When compared with conventional stiffeners on the market today, the stabilized J-stiffener of the present invention uses substantially thinner material while obtaining better structural performance. Thus, even though additional slit width (width of the sheet of material from which the stiffener is made) is required to reposition needed material, the use of thinner gauge material more than offsets the additional slit width, bringing overall material savings as high as 20 percent in some instances. This innovation in system configuration also represents a substantial cost savings for the manufacturer, since material cost is a significant portion of total manufacturing costs for automotive body hardware. Thus, this unique and novel stiffener is very cost effective.

For manufacturing process cost efficiency, the tubular bead is preferably an open-section bead, meaning that the sheet material is formed in an almost complete bend or curl, but the curl need not be closed at its outer edge, such as by welding. A closed section tubular bead would work equally well, at a slightly higher manufacturing cost. This edge feature is discussed in more detail in the following paragraph. The edge-flange section curl and the trough curl are folded tubular features, preferably open-sections, that are made by shaping the free edges or edge marginal portions of the stiffener cross-sections into a generally elliptical, preferably circular, cross-sectional shape. As used herein, a circular cross-section is an embodiment of an elliptical crosssection and is covered by the term “elliptical cross-section” or “elliptical cross-sectional shape”. The term “characteristic diameter” refers to a constant diameter in the case of a circle, while other elliptical shapes will have major and minor axes or diameters, with the minor axis or diameter being the “characteristic diameter”.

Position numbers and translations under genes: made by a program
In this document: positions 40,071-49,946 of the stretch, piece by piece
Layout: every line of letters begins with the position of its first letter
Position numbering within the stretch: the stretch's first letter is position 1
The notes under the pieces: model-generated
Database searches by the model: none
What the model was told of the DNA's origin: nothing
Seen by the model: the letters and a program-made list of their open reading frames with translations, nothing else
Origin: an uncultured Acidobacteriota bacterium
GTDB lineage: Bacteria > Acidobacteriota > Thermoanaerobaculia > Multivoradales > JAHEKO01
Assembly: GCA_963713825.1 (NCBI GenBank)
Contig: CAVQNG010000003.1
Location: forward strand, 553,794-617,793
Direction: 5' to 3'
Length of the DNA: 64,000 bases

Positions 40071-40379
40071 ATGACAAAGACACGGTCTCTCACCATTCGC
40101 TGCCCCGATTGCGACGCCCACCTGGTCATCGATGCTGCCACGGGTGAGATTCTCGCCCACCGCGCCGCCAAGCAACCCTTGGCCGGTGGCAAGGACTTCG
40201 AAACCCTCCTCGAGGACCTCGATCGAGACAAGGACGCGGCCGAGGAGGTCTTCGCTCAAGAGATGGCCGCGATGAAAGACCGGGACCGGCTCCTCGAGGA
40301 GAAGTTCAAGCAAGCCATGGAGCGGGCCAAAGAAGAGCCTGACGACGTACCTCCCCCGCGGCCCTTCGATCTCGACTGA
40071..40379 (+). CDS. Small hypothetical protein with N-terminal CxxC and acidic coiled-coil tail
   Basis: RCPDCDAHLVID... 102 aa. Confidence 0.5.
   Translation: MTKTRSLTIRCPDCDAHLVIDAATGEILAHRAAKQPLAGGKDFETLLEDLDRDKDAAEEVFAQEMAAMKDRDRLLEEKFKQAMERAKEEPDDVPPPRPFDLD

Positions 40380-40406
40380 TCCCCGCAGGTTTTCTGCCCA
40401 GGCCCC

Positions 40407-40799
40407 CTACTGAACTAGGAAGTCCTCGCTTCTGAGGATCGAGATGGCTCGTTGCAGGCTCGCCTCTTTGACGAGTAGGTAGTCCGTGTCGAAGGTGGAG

Even though some configurations of a slightly non-circular elliptical shape may be more desirable in some applications, the circular cross section embodiment is generally preferable, because it is simpler to manufacture, while still achieving the desired benefits to a significant degree.